How to manage fleas in cats

How to manage fleas in cats

Cats that go outside should be routinely treated for fleas. The aim of regular flea treatments is to prevent them getting bitten and to stop your house getting infected.


Fleas are dark brown-black insects, about 2-4 mm in length and are just visible to the naked eye. They cannot fly but they can jump a long way and will start feeding on an animal host within minutes of landing on them. There are several different species of fleas but they are not host specific, therefore, they will feed on your cat, dog, rabbit (or even your ankles!). They live in the environment and can also live both outside in grasses or in our homes, sheds etc. Cat’s pick them up whilst they are out on their daily expeditions or from the garden, a shed or their hiding places in between buildings or hedges.

If your cat is an indoor cat they can still catch fleas that are brought in on other pets. Fleas can even hitch a ride with us; they can travel on our clothing, in our vehicles and on pet’s bedding.

Symptoms of fleas

  • Excessive scratching
  • Areas of hair loss or sore patches
  • Spots
  • Redness and irritation of the skin
  • Thickened or crusty skin, for example, around the ears
  • Dark specks in the fur, or visible fleas
  • Insect bites on people in your household, especially around the ankles

Cats often spend a lot of time grooming and they will ingest (eat) any fleas that they discover, which can make it difficult for you to see fleas on them. An itchy cat or a change in their behaviour might be the only clue. You may see telltale black specks (flea faeces) in their coat. Brushing your cat with a very fine comb over a sheet of white paper, or wiping them with a damp piece of kitchen roll, may reveal these black specks more easily. If you add a drop of water to the black debris then it will slowly dissolve leaving red-brown marks, which indicates digested blood in the flea faeces. This is the best tip to see if your cat has fleas and is more reliable than looking for fleas in their coat. However, you will still see fleas if your cat has a high burden.

How to treat your cat

There are a lot of flea treatments on the market. The main thing to remember is that not all flea treatments or spot-ons are the same. Those sold in pet shops and supermarkets may contain different active ingredients and are significantly less effective that those prescribed by vets. Please ask one of our vets at FirstVet or your own vet for further advice about which product is best for your cat.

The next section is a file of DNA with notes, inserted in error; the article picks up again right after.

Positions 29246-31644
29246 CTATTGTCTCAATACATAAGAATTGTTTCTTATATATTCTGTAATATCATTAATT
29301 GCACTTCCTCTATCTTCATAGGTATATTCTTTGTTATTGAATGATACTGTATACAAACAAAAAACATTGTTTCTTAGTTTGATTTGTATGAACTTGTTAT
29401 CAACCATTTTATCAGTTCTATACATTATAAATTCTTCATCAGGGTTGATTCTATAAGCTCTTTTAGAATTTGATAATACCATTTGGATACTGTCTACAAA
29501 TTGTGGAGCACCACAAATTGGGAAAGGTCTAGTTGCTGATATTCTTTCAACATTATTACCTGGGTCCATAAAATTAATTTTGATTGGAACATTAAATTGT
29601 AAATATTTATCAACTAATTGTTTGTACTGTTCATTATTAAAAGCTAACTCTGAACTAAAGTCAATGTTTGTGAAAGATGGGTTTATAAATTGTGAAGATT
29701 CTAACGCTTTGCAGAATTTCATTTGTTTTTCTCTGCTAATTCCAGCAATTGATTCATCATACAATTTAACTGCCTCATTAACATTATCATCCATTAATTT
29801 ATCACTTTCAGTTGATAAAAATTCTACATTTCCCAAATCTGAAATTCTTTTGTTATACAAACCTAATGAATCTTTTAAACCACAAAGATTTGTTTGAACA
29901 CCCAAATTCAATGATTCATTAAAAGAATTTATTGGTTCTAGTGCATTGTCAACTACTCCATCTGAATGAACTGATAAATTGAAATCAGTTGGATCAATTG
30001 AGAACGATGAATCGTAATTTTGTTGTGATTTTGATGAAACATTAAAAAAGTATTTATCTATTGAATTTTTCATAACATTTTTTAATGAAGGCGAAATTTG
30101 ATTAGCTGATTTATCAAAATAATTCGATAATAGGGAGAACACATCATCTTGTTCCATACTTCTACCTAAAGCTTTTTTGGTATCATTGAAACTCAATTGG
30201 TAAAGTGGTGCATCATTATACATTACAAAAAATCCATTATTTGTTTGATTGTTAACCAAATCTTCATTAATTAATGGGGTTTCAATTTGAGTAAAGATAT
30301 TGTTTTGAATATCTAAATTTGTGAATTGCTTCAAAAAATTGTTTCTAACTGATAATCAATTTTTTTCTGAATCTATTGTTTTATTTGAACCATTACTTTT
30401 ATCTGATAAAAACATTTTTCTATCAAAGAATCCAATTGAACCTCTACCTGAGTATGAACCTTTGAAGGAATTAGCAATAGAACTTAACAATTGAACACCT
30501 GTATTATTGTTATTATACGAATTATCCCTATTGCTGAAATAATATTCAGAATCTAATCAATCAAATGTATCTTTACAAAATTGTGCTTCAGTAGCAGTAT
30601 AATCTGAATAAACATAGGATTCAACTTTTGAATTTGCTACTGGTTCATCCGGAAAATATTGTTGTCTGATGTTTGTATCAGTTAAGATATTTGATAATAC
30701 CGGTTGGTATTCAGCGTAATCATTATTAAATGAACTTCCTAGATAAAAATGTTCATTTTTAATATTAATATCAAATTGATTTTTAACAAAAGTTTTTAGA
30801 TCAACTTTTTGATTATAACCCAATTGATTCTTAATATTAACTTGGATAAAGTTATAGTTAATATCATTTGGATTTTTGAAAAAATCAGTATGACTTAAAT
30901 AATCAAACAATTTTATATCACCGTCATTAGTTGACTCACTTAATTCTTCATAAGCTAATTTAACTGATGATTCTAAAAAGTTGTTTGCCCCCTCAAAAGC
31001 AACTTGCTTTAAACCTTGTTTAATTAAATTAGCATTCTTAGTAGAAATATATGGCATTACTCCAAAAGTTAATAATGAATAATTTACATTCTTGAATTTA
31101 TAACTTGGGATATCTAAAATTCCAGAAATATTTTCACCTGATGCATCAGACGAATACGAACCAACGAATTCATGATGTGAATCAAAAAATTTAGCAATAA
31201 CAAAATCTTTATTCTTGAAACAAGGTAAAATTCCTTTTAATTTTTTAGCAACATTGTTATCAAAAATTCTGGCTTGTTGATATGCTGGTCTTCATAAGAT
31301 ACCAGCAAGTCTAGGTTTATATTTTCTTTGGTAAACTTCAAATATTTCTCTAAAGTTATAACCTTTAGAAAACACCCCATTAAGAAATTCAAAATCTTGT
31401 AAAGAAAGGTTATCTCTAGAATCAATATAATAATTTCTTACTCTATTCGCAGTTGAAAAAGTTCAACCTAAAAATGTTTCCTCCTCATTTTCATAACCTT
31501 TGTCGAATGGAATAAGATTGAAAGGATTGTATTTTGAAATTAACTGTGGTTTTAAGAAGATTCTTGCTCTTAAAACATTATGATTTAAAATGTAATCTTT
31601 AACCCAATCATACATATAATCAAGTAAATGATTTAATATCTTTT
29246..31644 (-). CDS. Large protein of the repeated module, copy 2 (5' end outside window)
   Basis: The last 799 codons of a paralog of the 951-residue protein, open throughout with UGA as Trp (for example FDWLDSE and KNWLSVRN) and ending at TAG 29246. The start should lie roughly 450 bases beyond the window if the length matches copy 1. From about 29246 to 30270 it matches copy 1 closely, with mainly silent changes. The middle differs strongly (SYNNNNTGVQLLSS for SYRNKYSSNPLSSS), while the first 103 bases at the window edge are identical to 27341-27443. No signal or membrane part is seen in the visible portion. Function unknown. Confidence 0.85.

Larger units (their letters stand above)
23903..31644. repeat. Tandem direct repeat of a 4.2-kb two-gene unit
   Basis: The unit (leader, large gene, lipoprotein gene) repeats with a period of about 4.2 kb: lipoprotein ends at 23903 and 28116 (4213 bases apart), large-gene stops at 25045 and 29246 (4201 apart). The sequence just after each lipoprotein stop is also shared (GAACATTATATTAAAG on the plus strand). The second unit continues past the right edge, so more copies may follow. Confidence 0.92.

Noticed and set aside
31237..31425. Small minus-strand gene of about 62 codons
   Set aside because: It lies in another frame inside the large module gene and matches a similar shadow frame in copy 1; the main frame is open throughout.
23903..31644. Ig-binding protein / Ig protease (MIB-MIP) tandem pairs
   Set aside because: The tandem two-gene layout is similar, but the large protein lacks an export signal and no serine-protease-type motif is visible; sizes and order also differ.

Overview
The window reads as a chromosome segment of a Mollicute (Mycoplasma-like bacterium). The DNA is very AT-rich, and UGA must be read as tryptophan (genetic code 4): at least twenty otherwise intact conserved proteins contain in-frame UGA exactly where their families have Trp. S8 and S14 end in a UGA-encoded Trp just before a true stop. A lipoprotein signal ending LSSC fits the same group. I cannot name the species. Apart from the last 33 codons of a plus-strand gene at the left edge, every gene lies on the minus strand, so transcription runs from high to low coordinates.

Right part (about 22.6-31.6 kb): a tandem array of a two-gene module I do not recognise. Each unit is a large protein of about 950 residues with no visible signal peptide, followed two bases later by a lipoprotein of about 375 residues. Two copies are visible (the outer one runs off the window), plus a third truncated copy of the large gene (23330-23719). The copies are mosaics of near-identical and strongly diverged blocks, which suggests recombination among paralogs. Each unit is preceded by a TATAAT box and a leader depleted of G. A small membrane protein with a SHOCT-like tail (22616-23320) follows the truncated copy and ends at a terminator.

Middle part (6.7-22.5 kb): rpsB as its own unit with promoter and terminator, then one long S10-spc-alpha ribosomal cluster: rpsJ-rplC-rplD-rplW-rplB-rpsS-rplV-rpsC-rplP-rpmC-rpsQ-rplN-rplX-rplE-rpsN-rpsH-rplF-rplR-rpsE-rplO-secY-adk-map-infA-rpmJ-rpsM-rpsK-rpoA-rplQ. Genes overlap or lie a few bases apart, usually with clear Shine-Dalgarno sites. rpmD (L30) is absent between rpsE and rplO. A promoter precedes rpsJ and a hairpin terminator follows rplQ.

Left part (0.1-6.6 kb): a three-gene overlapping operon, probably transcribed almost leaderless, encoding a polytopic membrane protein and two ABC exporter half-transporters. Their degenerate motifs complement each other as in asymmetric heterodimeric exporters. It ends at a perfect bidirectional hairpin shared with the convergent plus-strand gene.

Worming your cat is also important as the cat flea can carry the larval stage of the tapeworm Dipylidium caninum. Cats become infected by ingesting fleas during grooming.

Other pets that live in your house (or your garden if your cat has contact with them or their bedding) will require flea treatment. You must use a treatment that has been developed specifically for that animal, you must not a dog product on a cat or rabbit. For example, you must not use a dog product on a cat or rabbit, as this can cause severe, and sometimes fatal, toxic side effects.

Scarily only 5% of a flea infestation is made up of adult fleas on your pets. The other 95% is in your home as eggs, larvae and pupae. This means that to control flea infestations, you need to treat both your cat (plus other pets) and your household. Fleas like to lay their eggs in cracks, crevices, and soft furnishings and can survive for up to a year so treating your house is very important.


How to treat your house

We recommend treating your house when you first treat your cat. You should only need to do it once a year unless they have a high flea burden. The sprays must not be used on animals. They must only be used in the house and you must read the instructions prior to use. There are many brands on the market, for example, Indorex Defence Household Flea Spray or R.I.P Fleas Extra.

Before using the spray you should remove your pets from the area to be treated including pet birds, reptiles, insects and spiders. Where possible, remove aquariums, vivariums and all water storage tanks. Once you have sprayed, leave the room and wait for half an hour before returning to ventilate the area by opening windows and doors for at least an hour before allowing pets or children back into the room. If you have sprayed your cat’s bed then make sure it is dry before they use it again (at least one hour, ideally longer). Bedding can also be washed on a hot wash (60°C) to kill flea eggs and larvae.

It is vital to vacuum all floors and upholstered furniture for 14 consecutive days after using the treatment. The vibrations from the vacuum will attract larvae from within the carpet and ensure that any unhatched pupae hatch out and are killed by the chemical you have used. Always empty the contents of the vacuum outside.

Fleas can be hard to get rid of completely as they hatch out in waves - it can take 3 months of rigorous flea treatment to control an infestation.


Reasons that it can take longer to get on top of a flea problem

  • Not using the correct treatment on your cat or in your house: make an appointment with one of our vets to discuss your current treatment
  • Failing to treat all the animals in the household
  • Not treating your car or other areas that your cat spends time in. For example, the garden shed or their favourite hiding place.

More advice on fleas can be found at International Cat Care or the RSPCA.


Still worried?

Book a video appointment to have a chat with one of our vets.

More articles about Cat